Attracting the right candidates to your organisation is the most important stage of any recruitment process, no matter the platform. It’s also the most expensive. So how can an organisation not only minimise costs while attracting the best talent, but develop a stronger employer brand? Integrating social media into your recruitment strategy is a step in the right direction.
Social media provides an organisation access to an engaged talent pool while increasing the brand awareness of an organisation with potential employees. While social media may be commonplace, there is still confusion as to how meaningful content that reflects your employee value proposition (EVP) can attract talent to an organisation. This need not be the case.
Here are ten steps to make sure your organisation is using social media effectively.
- Understand the context.
The desire to ‘build a community‘ is no longer the property of public sector campaigns. They’ve also become hallmarks of corporate communications and online recruitment as the search for talent continues.
Social networking has always been about building communities of like-minded people who share common values, ambitions, knowledge and insight. For recruiters, this means building relationships with talented people who may be the perfect candidates for the right jobs. For companies on social media, the same applies. The days of the head hunter focused on acquisitions and competition are now numbered. This is a transactional, expensive approach that does little to build the value of the employer. The ‘global war’ for the best talent is being fought out among 10% of active job seekers. Focusing on using recruitment agencies, job boards, and CV searching, the 90% non-active segment is ignored, often leaving the best people for the job overlooked. Social recruitment targets both segments, ensuring your organisation is front of mind when people are ready to make a move.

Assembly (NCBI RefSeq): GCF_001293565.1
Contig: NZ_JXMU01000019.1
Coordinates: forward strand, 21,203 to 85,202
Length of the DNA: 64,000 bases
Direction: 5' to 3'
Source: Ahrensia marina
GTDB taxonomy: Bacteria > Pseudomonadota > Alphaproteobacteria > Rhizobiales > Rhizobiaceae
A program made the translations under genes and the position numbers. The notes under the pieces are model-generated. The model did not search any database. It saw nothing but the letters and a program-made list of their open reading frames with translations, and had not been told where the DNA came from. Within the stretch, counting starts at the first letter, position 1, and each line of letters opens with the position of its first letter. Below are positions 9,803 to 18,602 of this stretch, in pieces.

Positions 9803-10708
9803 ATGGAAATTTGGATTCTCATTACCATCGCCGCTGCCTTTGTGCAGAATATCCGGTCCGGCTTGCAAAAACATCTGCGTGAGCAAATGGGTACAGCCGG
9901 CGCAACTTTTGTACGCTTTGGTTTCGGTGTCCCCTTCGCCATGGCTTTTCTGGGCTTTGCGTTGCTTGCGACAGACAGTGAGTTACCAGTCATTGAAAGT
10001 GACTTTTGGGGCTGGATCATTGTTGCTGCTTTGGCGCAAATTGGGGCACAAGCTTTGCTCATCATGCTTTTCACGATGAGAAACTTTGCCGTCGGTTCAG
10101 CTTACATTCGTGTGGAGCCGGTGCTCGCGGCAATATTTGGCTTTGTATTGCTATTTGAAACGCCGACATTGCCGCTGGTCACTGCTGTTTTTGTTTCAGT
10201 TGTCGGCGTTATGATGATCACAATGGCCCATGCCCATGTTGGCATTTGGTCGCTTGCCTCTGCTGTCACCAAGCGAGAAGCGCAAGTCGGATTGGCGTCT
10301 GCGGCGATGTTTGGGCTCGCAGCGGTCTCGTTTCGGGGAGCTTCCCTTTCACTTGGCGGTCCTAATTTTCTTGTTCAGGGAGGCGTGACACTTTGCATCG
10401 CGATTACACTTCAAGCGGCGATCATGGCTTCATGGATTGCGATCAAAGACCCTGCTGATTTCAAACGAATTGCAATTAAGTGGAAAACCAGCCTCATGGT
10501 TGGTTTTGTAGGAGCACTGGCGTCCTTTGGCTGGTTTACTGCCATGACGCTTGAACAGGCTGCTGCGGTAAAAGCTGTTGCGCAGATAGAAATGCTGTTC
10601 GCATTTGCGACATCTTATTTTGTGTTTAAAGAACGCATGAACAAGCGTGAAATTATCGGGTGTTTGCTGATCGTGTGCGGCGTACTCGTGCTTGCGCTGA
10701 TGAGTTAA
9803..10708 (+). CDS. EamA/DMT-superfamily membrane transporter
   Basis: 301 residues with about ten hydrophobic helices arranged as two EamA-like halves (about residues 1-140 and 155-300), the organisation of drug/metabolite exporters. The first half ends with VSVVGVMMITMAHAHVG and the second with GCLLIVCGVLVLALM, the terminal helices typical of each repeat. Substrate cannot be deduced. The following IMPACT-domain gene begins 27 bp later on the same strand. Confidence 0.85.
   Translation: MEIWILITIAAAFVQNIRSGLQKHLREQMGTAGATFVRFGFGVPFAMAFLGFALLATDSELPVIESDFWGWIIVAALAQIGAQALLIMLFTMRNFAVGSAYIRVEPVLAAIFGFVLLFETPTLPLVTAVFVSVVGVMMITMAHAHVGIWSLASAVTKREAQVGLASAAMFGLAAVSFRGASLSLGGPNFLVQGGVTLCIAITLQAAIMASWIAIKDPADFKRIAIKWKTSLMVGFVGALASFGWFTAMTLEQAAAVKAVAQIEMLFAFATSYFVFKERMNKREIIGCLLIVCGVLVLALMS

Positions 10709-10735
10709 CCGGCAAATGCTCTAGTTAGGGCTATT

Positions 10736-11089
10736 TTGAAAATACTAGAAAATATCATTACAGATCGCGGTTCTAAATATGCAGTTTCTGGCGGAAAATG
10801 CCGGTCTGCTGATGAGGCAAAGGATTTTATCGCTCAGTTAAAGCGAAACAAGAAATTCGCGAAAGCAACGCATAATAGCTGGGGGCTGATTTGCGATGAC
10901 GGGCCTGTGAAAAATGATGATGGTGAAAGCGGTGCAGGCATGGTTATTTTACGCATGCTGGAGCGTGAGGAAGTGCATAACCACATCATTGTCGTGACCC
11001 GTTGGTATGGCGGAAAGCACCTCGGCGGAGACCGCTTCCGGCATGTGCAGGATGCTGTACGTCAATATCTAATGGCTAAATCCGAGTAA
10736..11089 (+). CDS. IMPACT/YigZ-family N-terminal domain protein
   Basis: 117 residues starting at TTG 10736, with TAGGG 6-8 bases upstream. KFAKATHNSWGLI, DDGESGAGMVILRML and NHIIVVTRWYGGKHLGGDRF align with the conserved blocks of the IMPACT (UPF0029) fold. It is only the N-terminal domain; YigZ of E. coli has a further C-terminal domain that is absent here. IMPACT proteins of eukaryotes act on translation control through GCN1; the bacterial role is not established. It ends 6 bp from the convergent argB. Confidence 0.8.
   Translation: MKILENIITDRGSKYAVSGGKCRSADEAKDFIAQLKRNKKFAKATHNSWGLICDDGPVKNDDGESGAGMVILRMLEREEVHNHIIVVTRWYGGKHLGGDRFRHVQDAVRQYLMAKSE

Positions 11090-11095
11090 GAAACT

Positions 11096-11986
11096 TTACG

- Develop a value proposition.
What drives a potential employee to consider your organisation? The job is important but this is not the only consideration. Probing for those little epiphanies and nuances is crucial to understanding what makes your target audience tick and developing content that will resonate and engage them. Start with your first advocates… your staff. Talk to them. Ask them about how they found out about their role, what they enjoy about working for your organisation as well as how they network – both on and offline. Find out what is being shared online by your target audiences, through which channels and for what purposes.
- Know the numbers.
To make an informed assessment on using social media recruitment, it is important to understand what the current ‘cost per hire’ is of your target employees. This includes the cost of advertising new positions, cost of HR staff, and the cost to fill roles with temporary agency staff whilst you look for new talent.
Time is money, and the monitoring of social networking sites and interviewing of candidates must be considered. Let realistic assessments dictate what you do as an organisation online.
- Educate employees.
Social media has blurred the boundaries of our personal and professional lives. As employees begin to have an increasing role as brand advocates, it is important to ensure that current employees are aware of what your social media policy means in real life. Many employees are unaware of how social networks really work and how seemingly benign conversations may be in conflict with their employee code of conduct and other relevant policies. Ensure that current employees are aware of what your social media policy means in real life.. It takes time to develop a reputation online and employee social media profiles contribute to this image. Social recruiting is based on relationships; don’t run the risk of losing them overnight.